Former world No. 6 Gael Monfils insists the US Open final defeat that Novak Djokovic didn't change much since he believes the Serb is still the men to beat. Djokovic, 34, won the Australian Open, French Open and Wimbledon and he was on the verge of winning the US Open.
In the US Open final, Djokovic crushed under the pressure and suffered a straight-set loss to Daniil Medvedev. Djokovic failed to win a record 21st Grand Slam and become the first player since 1979 to win all four Grand Slams in the same season.
"I still see him as a legend of tennis. He's won three Grand Slams, and he's still trying to get more. He's a legend of tennis. He lost against Daniil who played extremely well. He hasn't lost a lot of matches. He's No. 2 worldwide.
So as far as I'm concerned, it doesn't change anything," Monfils said. "Both players have great level. Novak is still Novak. He's still a fantastic player. He's won three Grand Slams. He's still the same. He only lost to the second player, the second-ranked player."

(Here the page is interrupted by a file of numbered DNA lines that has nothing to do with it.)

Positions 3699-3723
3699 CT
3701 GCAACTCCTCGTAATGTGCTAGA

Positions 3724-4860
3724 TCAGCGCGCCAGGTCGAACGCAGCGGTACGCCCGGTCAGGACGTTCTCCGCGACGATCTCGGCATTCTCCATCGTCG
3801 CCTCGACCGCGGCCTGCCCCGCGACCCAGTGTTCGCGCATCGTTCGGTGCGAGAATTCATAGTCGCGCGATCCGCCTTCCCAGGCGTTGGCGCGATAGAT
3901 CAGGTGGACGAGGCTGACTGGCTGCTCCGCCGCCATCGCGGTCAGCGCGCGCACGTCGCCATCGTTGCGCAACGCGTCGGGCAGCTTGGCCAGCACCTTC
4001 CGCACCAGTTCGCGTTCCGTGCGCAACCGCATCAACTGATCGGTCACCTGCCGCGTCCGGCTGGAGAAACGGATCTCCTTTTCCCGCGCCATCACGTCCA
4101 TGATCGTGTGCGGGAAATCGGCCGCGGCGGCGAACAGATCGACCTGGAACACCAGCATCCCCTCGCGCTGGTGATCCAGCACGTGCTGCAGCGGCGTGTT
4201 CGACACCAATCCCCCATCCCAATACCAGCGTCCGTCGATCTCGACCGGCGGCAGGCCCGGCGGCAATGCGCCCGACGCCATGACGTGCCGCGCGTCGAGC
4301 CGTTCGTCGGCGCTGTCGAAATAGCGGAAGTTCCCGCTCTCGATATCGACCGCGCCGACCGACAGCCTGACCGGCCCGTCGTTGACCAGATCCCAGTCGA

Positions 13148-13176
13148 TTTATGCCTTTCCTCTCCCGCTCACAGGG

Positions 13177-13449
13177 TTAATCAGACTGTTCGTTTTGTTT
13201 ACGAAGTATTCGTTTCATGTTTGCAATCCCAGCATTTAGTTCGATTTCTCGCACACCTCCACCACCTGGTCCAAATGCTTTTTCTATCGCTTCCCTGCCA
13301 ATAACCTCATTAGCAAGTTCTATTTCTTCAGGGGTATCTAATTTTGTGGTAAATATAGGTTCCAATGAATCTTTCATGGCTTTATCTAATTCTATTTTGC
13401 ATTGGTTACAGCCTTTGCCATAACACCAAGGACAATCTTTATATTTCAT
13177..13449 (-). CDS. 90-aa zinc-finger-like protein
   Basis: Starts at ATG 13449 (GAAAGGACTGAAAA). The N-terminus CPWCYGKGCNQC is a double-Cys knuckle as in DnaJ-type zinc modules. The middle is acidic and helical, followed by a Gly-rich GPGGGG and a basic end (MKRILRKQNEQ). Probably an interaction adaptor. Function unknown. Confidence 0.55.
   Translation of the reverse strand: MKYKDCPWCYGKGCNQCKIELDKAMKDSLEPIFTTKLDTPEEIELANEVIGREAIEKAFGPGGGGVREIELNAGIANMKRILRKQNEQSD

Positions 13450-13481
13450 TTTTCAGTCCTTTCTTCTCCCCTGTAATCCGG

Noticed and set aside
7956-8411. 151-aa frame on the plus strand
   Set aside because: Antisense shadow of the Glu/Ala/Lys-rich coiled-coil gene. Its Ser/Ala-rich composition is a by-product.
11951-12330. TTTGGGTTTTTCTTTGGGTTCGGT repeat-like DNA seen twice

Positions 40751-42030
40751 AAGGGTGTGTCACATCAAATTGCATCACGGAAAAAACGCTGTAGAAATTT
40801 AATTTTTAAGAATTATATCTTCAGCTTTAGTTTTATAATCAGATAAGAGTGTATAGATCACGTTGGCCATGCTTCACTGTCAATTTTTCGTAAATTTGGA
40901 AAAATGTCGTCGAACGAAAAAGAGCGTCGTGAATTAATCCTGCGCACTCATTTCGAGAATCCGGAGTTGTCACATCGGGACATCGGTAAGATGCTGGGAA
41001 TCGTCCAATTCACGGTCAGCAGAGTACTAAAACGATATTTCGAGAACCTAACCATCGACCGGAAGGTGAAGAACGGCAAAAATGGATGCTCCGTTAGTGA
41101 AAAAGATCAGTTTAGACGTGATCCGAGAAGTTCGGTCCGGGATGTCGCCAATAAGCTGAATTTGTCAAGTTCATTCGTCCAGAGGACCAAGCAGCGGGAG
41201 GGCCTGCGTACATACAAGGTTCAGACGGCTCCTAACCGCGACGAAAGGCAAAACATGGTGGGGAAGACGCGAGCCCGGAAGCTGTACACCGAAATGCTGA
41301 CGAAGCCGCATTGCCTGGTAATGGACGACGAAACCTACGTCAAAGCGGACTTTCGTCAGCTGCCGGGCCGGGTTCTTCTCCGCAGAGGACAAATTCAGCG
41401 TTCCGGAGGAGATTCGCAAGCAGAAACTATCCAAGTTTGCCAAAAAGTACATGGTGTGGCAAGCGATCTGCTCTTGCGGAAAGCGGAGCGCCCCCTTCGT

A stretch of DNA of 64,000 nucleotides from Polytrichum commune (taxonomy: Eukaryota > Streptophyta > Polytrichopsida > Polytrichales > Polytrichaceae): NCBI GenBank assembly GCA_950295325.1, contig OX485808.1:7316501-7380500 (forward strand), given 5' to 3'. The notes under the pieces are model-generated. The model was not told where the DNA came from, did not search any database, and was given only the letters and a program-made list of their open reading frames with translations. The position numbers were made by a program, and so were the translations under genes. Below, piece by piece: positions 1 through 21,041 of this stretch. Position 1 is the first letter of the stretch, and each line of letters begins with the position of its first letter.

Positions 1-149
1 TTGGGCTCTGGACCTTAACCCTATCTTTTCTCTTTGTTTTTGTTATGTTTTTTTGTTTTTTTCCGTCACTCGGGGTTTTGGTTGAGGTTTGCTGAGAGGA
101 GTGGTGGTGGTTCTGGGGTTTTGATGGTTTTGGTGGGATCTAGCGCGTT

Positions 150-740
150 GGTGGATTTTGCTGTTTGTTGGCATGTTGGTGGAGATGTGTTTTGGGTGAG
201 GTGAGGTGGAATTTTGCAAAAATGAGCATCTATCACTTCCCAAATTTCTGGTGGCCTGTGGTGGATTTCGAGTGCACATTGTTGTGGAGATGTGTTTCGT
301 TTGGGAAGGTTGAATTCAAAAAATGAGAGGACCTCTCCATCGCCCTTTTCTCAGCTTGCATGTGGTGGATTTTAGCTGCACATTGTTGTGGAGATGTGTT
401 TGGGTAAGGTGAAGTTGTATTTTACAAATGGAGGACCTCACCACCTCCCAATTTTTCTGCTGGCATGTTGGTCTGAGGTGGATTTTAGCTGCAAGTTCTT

Djokovic tried to drew positives from the defeat
Djokovic admitted the US Open final defeat was a tough pillow to swallow but he tried to draw positives from and return stringer from it.
"I have learned over the years to deal with losses in such way that I treat them as great opportunities for growth. I feel that the US Open loss in the final has arrived arguably at the worst or at the best time for me, in a way,” Djokovic said.
“Of course I’m disappointed that I lost the match, but I feel like I was blessed to experience love from the crowd and support from the stadium that I have never experienced before in my life in New York, and actually not in many places around the world.
“That kind of energy that I received from the crowd from the moment I stepped on the court until I stepped out is a win for life”. Djokovic is set to return to action at this week's Paris Masters. Djokovic signed up to play singles in Paris and also doubles with fellow compatriot Filip Krajinovic.